Fifty Shades glamourises abuse, say campaigners

Universal Pictures

Bestselling phenomenon Fifty Shades of Grey "glamourises" abuse and is in danger of perpetuating violence between young people, domestic violence campaigners have warned.

A group, under the name 'Fifty Shades is Abuse', protested the movie premiere in London tonight. Led by gender justice campaigner Natalie Collins, they are determined to show that the books, and now the film, are not romantic, but in fact the portrayal of a dark and extremely unhealthy relationship.

Collins told Christian Today that many people within the BDSM lifestyle portrayed in the film had been outspoken about the book being a portrayal of domestic abuse. "We want to provide a voice for the many people out there who are saying that this book mirrors [their] experience of abuse from an ex-partner, or these books are glamourising abuse," she said. "[Fifty Shades] misrepresents the BDSM lifestyle. We're not about censorship, but about adding a voice to the conversation."

In an interview with the Mirror, Collins underlined the parts of Fifty Shades which suggest Grey – theoretically a handsome, tortured soul – has an unhealthy fixation on young journalist, Anastasia Steele. "Is it romantic when somebody tracks your phone, when somebody knows where you live before you tell them, sells your only means of transport, or buys the company you work for?" she asked.

"I have spoken to people who have said that [Grey] was abused as a child and that is why he is the way he is. It is...very dangerous to suggest that people abuse because of their childhood and that women can fix broken men with enough love."

Of course, Collins isn't the only to criticise E L James' trilogy. Many Christian groups have expressed concern, with some calling for a boycott upon the movie adaptation's release in cinemas. US Pastor Ed Young last week pledged to 'baptise' a copy of the book, which he labelled "a perverted attempt to trap readers".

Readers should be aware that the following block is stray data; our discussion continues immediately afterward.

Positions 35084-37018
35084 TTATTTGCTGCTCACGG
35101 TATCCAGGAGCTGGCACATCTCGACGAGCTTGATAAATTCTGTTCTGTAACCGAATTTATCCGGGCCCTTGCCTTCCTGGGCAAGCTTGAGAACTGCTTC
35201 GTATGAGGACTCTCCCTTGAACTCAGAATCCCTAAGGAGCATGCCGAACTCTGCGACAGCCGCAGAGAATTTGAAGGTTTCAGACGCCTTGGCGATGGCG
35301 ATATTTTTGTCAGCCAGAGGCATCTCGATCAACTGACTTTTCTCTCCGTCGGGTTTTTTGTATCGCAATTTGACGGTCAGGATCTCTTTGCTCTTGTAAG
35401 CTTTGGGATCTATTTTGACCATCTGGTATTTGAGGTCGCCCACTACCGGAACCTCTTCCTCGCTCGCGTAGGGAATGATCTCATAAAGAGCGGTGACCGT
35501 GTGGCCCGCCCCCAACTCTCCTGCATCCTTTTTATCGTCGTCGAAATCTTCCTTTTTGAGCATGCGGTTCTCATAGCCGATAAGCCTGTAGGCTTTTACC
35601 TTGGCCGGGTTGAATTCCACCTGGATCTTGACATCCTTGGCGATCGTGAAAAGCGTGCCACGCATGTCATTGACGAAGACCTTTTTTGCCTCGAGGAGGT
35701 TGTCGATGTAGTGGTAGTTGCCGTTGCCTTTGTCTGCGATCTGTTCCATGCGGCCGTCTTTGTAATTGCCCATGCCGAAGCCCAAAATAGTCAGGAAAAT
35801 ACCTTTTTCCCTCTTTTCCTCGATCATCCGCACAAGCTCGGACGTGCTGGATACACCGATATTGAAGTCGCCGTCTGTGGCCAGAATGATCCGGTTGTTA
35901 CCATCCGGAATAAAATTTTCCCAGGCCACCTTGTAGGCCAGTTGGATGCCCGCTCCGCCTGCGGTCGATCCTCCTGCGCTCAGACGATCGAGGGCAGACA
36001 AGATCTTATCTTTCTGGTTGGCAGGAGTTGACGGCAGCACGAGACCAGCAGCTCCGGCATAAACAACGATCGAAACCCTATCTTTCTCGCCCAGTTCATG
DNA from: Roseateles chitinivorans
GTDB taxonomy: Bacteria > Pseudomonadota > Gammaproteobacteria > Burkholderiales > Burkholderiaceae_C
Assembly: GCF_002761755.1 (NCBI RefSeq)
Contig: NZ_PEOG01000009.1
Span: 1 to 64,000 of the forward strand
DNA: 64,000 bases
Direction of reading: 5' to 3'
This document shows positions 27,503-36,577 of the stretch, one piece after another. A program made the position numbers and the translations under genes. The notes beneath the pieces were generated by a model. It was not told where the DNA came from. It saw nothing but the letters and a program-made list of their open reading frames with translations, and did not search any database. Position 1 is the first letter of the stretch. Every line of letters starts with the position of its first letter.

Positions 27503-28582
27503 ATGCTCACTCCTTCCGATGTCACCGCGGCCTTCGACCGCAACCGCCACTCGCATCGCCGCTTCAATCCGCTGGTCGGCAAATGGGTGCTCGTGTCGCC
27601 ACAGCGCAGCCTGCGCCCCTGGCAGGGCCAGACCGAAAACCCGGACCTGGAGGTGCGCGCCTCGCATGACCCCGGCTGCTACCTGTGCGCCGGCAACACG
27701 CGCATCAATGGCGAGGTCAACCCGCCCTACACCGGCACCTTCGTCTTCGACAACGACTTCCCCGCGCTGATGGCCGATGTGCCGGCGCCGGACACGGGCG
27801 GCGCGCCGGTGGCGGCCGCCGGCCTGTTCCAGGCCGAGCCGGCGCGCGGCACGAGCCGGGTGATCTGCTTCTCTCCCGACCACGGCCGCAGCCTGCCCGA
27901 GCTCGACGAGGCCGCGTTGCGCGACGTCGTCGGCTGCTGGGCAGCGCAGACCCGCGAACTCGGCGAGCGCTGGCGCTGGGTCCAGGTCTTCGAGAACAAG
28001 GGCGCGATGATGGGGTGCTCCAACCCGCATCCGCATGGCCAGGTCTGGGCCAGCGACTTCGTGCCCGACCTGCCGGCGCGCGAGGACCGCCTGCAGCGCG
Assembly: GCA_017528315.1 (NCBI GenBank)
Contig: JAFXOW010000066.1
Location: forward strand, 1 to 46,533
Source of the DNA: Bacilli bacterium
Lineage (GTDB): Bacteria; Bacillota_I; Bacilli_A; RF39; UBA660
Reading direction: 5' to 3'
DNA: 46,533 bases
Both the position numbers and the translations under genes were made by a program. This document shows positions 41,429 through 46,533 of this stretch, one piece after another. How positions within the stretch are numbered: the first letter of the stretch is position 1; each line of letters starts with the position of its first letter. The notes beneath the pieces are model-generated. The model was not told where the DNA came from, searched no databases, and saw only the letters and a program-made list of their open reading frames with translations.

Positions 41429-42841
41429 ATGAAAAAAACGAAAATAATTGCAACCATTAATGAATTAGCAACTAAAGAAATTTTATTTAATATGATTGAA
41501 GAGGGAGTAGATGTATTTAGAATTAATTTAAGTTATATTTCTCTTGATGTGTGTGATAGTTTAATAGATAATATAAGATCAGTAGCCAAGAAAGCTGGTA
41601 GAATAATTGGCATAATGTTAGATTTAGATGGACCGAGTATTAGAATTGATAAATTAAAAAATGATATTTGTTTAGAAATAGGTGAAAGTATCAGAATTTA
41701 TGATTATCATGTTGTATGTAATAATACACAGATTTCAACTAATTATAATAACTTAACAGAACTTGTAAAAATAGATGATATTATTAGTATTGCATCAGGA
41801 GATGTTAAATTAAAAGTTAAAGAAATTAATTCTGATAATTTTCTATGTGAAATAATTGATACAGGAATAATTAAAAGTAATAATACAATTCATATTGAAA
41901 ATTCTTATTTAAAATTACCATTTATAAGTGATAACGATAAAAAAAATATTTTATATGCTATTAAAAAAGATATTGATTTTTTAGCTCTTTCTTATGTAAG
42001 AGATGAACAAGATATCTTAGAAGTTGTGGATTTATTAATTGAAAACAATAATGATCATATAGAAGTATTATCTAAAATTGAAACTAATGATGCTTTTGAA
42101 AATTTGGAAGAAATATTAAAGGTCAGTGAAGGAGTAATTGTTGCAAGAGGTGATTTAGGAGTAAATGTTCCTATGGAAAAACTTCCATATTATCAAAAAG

However, Collins said that while much of the outrage targeted at Fifty Shades has been from conservative Christians offended by the portrayal of sex, BDSM is actually a "red herring within the whole conversation".

"Those within the BDSM lifestyle have been critical too, and why? It's an unhelpful aspect to focus on, because it's not what the book is actually talking about. We have to have a more nuanced conversation," she said.

"The Bible says that [we should] care for the orphans and the widows – as a Church we have a legitimate responsibility to respond to the promotion of abuse, which has the potential to harm women and children. If the Church was coming from that approach, that perspective, then people might listen a bit more. It would show that we're not just against something, we're for something."

Much has been made of the decision to release Fifty Shades on Valentine's Day (February 14). Collins says it's unnerving because it plays to the psyche of young people, in particular.

"Valentine's Day comes into our conscience when we're tweens – when we're 11 or 12, and we're first sending a secret card to somebody...There's something about how the film paints innocence and naivety," she explained.

Young people, who are just beginning to form romantic attachments and connect with their sexuality, are at risk of being "totally exploited and destroyed by a film which is essentially domestic abuse," she said. The brand is inescapable; Fifty Shades merchandise – teddy bears, changing mats, even baby clothing – can be found all over the high street.